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Self-Incrimination and Miranda: Where Are We Now?

NCJ Number
Prosecutor Volume: 21 Issue: 3 Dated: (Winter 1988) Pages: 33-40
J M Miller
Date Published
8 pages
This paper reviews court cases interpreting Federal procedural standards governing applicability of the privilege of self-incrimination, with particular attention to the now numerous exceptions to Miranda.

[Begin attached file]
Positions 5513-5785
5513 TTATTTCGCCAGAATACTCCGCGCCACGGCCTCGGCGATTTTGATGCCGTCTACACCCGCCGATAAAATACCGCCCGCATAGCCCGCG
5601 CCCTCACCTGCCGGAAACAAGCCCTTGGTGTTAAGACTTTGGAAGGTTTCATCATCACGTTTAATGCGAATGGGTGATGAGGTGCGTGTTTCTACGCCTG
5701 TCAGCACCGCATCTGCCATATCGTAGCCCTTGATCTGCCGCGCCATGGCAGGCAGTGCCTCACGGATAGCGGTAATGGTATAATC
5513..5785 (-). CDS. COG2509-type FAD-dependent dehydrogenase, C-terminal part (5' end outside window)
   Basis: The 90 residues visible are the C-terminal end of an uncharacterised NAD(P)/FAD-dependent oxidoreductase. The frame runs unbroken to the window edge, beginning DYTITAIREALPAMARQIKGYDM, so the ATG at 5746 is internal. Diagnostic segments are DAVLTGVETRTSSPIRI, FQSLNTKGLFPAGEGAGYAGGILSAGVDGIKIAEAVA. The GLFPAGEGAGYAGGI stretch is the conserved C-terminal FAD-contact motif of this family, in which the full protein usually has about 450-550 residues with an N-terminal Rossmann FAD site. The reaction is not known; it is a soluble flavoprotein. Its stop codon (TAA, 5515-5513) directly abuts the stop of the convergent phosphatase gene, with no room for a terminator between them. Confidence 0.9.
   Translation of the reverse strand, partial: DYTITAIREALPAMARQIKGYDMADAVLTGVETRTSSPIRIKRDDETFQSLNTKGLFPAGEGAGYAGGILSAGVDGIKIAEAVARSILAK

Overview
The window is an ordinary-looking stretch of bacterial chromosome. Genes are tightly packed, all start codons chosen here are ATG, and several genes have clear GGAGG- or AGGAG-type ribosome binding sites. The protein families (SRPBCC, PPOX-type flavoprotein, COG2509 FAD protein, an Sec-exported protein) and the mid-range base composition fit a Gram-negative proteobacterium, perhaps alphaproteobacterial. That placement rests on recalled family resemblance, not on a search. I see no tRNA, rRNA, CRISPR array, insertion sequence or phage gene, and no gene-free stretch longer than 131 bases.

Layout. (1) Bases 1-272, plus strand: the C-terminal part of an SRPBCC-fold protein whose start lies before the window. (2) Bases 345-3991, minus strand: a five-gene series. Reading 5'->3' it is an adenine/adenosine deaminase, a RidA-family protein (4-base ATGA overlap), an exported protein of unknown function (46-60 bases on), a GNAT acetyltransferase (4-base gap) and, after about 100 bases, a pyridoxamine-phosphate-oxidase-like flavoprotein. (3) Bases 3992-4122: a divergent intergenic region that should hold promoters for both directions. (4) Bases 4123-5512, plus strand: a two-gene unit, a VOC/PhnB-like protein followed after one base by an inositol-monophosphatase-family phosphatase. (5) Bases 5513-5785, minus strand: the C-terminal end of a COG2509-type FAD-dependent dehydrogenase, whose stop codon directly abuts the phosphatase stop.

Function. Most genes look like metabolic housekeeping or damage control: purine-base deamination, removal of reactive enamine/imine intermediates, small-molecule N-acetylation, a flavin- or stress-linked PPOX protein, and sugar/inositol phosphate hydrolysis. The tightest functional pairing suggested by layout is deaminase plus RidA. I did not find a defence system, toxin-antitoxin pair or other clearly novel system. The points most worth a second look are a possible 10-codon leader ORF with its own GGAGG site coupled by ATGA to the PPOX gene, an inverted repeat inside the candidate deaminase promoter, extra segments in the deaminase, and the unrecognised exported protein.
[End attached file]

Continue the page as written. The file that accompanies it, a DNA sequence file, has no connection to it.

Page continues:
The first cases cited show that the privilege against self-incrimination protects against compelling testimonial evidence only. Other issues addressed include witness versus defendant privileges and types of immunity. Rulings which governed preindictment interrogation prior to Miranda v. Arizona are described, as are the four cases considered together which constituted the 1966 Miranda case. The analyses of Miranda focuses on custody, interrogation, and waiver of Miranda rights. Exclusions are explained, including exigency, impeachment, Terry stops, private parties, civil proceedings, trickery, harmless error, and attentuation. The paper concludes that the privilege against compelled self-incrimination requires that prior to interrogation when the suspect is not in custody, there be voluntariness. Once there is custody, the Miranda warnings must be given. Limits placed on the broad Miranda holding suggest that some day the rule may be only a presumption, not an irrebuttable presumption. 56 footnotes.